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Stag and Star
“Mag, Mag!” I looked up, smiling, at the sound of Prince Imrahil’s voice. Dashing and good-natured, the young prince was a frequent and welcome visitor to our kitchen. “I want to show you something, privately.” He took my arm, and I could feel him quivering with barely-suppressed excitement as he led me off to the quiet corner where I kept my accounts.
“Smell this.” He passed me a small, scratchy bag, slightly open at the top; I held it to my nose, inhaling deeply. A strong, bitter scent, redolent of earth and smoke; almost overpowering, but strangely intoxicating.
“It’s called gahwa,” he whispered. “It comes as small, greenish beans. Roast them, grind them, then brew them like tea. Add spices if you like, cinnamon or mace; drink it by itself, or with cream, or honey.” He leaned closer. “Mark my words, one day it will be more popular than ale, beer, or wine. They say the drink incites passion, banishes weariness, and sharpens the mind. I know of a trader, who knows of a farmer, who is willing to sell us his whole harvest each season. If there were something like a tavern, serving gahwa rather than ale, we could….”
I nodded, easily catching his drift. Our prince had a shrewd mind and a restless energy that had not yet found its proper outlet. He had steered me toward some profitable ventures before; thanks to his guidance, I had a tidy sum of money tucked away.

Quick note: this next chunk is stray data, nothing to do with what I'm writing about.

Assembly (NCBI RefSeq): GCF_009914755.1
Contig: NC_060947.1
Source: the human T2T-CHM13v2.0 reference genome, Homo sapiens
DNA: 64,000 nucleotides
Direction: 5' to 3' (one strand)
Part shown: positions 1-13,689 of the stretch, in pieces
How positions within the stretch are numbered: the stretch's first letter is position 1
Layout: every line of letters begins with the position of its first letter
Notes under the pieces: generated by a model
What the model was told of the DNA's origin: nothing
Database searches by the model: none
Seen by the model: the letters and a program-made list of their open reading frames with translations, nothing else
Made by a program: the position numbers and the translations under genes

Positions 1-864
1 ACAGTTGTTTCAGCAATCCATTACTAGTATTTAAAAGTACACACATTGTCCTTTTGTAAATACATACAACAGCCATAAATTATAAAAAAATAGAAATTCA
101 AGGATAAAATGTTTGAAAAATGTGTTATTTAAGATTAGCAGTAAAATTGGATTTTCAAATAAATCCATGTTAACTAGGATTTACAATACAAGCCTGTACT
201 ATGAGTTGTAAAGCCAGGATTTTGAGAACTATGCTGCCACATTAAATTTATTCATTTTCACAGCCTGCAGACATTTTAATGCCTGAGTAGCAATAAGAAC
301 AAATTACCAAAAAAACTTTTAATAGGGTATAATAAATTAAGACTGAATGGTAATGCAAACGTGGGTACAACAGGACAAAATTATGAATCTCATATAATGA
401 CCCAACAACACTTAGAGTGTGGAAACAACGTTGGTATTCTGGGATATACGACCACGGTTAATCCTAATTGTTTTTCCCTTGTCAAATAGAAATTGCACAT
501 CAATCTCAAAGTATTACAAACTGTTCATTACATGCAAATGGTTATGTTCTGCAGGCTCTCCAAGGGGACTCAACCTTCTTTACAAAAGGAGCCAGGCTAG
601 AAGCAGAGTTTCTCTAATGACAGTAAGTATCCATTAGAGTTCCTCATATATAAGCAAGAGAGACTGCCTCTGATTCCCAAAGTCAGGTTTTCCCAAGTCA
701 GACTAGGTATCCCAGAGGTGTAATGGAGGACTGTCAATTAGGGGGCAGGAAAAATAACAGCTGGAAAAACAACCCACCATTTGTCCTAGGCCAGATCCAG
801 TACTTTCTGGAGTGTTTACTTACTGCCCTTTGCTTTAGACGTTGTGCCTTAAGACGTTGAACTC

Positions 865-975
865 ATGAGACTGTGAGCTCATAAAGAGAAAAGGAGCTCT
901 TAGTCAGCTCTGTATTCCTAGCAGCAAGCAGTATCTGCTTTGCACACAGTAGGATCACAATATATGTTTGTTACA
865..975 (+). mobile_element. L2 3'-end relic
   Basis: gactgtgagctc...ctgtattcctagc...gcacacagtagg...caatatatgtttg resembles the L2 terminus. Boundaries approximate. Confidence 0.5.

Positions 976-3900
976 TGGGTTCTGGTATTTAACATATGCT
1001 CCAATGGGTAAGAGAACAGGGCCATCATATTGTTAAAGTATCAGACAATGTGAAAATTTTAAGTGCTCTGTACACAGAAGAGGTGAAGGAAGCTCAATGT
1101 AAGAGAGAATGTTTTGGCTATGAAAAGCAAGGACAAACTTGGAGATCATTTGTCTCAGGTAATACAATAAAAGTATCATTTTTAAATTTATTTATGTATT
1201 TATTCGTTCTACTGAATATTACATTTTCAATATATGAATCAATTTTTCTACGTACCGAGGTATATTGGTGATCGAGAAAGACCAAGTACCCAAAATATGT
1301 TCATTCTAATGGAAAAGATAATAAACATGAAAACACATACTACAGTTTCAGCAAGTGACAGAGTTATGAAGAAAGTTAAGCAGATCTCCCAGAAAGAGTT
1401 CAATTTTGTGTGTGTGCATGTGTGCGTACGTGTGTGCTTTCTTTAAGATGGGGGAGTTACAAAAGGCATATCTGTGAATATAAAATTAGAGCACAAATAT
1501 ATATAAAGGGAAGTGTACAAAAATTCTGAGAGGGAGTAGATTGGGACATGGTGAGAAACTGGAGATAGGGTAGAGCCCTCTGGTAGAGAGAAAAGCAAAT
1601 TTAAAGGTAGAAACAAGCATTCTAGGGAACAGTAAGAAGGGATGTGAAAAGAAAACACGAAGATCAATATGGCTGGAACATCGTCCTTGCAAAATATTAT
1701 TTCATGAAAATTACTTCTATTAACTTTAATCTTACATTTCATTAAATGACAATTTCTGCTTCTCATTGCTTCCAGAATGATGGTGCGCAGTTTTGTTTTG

“How much?” I asked.
He murmured a figure, less than I had imagined; he must be planning to invest a nice bit himself. A good sign. His name would nowhere be associated with the tavern, but his visits there would be noted, and those who sought to mimic the fashionable young lord would be quick to gather there as well.
“I know of a little place, the Stag and Star, down on the third circle. Mardi’s husband recently passed on, and she’s finding running the tavern alone a bit too much. Not a fancy neighborhood, but a lively one; this sounds like something she’d enjoy. I’ll talk to her. What else should I do?”
“Take these.” He tucked the little bag into the pocket of my apron. “Start serving it to the Lord Steward, and then, perhaps, at some small dinners. A few lords, some merchants; and their sons, of course. Dandies of the city, like me.” He grinned, his white teeth gleaming wickedly. “We want word of it to get around. First, we’ll create the desire, and then” – he snapped his fingers – “we will fulfill it. We’ll make gahwa the most popular drink in the world, and our little tavern will be famed for ages to come.”
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